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ME/CFS: A disease at war with itself
We can all agree that ME/CFS is a nasty disease, particularly in its severe form, but there are abundant nasty diseases in the world. What is unique and particularly confounding about our disease is that so much controversy surrounds it, and not only surrounds it, but invades it too.
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Article: Proteins on the Brain': A Breakthrough for ME/CFS?

Discussion in 'Phoenix Rising Articles' started by Phoenix Rising Team, Apr 2, 2010.

  1. Phoenix Rising Team

    Phoenix Rising Team

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  2. gracenote

    gracenote All shall be well . . .

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    This is fascinating. Thank you Cort.
  3. Cort

    Cort Phoenix Rising Founder

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    For me this is just another very, very interesting area of work in ME/CFS. We don't have a lot of researchers working for us, but by God, we've got some really good ones probing some really intriguing areas. I love the connections between the blood vessels and the autonomic nervous system; basically anything focused on the autonomic nervous system is a big hit with me.

    The only problem with the studies is that they take soooo looong. This study is due to end in 2011. I don't think they ever thought it would take this long. I think its entirely due to the fact that they've had a lot of trouble getting healthy controls do the spinal tap. When I was there they told me that they'd had CFS patients flying across the country on their own dime to take part in the study but they were getting almost no healthy controls on board. They wanted to do 75 and I heard several months ago this was still a big big problem for them.
  4. gracenote

    gracenote All shall be well . . .

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    I wonder if there is a way to entice healthy controls.

    Offer to give them a Phoenix Rising Hero Award.
    Make a YouTube video about them and give them their 15 minutes of fame.
    Promise that 50 ME/CFS patients will send them thank you cards. ​

    There's got to be something we can do to persuade more healthy controls to volunteer.
  5. Countrygirl

    Countrygirl Senior Member

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    Thank you Cort for this. I found it very interesting and look forward to learning more. It makes sense, but what triggers this problem? Are there any theories?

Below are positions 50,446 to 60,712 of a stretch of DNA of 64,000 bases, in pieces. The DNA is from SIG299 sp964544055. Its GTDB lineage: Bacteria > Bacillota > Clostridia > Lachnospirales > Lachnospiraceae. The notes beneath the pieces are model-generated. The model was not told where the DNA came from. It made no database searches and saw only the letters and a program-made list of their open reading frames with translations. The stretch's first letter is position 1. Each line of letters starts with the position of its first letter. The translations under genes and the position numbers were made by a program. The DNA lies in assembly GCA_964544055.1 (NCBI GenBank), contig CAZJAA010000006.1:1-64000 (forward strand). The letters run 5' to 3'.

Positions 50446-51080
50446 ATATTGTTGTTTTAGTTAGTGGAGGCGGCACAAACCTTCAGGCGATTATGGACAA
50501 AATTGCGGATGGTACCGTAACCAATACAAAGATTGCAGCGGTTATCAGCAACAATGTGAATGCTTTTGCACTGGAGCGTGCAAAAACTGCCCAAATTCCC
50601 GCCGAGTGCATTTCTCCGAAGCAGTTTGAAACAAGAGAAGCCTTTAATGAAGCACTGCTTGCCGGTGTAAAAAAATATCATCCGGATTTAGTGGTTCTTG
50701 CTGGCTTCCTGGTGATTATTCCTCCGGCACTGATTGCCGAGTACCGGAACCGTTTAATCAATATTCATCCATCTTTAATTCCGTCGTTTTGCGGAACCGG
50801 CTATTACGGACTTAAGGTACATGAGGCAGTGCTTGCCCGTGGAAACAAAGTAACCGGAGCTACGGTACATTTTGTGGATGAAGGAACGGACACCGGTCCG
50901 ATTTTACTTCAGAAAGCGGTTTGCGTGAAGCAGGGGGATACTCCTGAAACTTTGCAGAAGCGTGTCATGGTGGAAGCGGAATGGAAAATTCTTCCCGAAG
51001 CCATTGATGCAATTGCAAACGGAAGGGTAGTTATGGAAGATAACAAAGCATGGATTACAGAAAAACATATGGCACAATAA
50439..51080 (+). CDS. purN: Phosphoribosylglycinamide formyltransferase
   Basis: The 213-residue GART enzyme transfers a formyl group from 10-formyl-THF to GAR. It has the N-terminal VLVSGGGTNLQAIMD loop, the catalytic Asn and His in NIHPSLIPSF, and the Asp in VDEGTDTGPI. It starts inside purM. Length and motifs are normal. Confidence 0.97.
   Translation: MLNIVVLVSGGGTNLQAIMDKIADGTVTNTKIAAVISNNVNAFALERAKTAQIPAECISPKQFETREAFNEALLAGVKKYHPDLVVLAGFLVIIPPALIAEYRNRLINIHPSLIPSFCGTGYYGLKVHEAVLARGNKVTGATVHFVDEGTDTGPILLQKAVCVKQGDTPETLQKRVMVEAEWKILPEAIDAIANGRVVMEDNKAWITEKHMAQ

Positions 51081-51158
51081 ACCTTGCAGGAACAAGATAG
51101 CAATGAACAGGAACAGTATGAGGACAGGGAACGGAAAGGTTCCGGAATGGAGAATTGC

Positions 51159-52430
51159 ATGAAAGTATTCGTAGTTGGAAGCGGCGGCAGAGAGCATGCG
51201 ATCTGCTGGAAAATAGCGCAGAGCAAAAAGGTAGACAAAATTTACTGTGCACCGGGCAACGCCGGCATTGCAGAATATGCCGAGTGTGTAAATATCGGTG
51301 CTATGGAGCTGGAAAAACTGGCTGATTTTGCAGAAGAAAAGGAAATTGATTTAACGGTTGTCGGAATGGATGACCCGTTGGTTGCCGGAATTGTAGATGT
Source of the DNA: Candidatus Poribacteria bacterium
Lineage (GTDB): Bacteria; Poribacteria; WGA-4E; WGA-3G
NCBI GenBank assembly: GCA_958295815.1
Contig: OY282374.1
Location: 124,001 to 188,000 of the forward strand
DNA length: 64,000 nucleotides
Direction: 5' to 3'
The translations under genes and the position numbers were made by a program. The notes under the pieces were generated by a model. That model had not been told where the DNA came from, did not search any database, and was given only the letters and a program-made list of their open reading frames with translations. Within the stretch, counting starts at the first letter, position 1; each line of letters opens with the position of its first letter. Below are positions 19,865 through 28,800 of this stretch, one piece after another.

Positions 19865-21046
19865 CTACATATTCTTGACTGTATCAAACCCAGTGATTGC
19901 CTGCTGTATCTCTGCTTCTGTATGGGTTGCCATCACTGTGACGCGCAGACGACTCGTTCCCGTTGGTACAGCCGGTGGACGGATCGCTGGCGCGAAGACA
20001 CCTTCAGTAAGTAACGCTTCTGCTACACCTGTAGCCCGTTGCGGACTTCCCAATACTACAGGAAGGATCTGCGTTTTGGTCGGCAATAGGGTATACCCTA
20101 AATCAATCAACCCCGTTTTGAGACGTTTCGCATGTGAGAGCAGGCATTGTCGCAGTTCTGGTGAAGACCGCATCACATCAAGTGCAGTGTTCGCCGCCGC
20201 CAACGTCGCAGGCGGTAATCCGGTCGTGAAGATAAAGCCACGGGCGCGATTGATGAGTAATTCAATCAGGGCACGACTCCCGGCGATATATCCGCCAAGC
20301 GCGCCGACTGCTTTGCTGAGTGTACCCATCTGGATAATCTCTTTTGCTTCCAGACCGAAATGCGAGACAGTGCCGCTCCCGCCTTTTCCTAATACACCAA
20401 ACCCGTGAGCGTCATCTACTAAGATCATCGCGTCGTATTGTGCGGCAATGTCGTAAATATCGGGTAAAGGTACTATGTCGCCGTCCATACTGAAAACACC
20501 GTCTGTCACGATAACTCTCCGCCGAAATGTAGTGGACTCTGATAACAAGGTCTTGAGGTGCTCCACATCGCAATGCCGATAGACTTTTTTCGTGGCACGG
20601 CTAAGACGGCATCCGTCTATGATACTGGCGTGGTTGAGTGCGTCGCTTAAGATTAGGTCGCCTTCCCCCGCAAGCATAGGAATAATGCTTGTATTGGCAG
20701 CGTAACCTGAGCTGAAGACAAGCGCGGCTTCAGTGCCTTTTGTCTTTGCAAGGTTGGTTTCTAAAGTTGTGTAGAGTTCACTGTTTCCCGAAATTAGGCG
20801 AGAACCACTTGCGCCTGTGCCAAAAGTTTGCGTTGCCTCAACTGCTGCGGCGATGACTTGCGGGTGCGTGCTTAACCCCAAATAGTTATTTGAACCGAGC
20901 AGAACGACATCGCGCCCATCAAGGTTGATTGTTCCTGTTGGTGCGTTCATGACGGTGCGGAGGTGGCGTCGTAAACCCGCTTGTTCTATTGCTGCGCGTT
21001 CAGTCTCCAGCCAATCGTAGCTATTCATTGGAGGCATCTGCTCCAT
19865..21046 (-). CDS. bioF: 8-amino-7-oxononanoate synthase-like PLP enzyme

Thanks for your very valued hard work. It is greatly appreciated.

    Warmest wishes,
    C.G.
  6. shrewsbury

    shrewsbury member

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    maybe we could - grant membership to Dr Yes's church?

    maybe we could tap the S&M market. Wonder if there's a hospital fetish group?

    maybe........... I should stop now!
  7. Cort

    Cort Phoenix Rising Founder

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    No please do go on IslandFinn...I'd like to see where this ends up. :cool::cool:
  8. SunnyGal

    SunnyGal Senior Member

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    Fascinating stuff, Cort. Thanks for posting. I need to read it a few more times to really understand it. :Retro smile:

    On a somewhat related note, it was in the news recently of a link between Alzheimer's and Down syndrome. People with Down syndrome all get Alzheimer's at a much younger age than the typical population. The new thing they discovered is that some brain cells of patients with Alzheimer's have three copies of the 21st chromosome (known as trisomy 21 or T21) in them. People with Down syndrome have T21 in all their cells, including brain cells, of course.

    Well, interestingly, it's the 21st chromosome that contains the beta amyloid gene. So, with 3 copies of the 21st chromosome (T21) you produce more beta amyloid.

    Here's the article:

    http://www.scienceblog.com/cms/stud...isease-down-syndrome-and-atherosclerosis.html

    My doctor recently had me take Buluoke, a special form of lumbrokinase, and I had a severe reaction to the first capsule (rage, depression, very suicidal, and seizures). My doctor said this meant I had a lot of plaque build up in my brain. So, a lot of amyloid protein, and I wonder if that means I have some brain cells with 3 copies of the 21st chromosome (T21)? And is that part of the cognitive issues in CFS?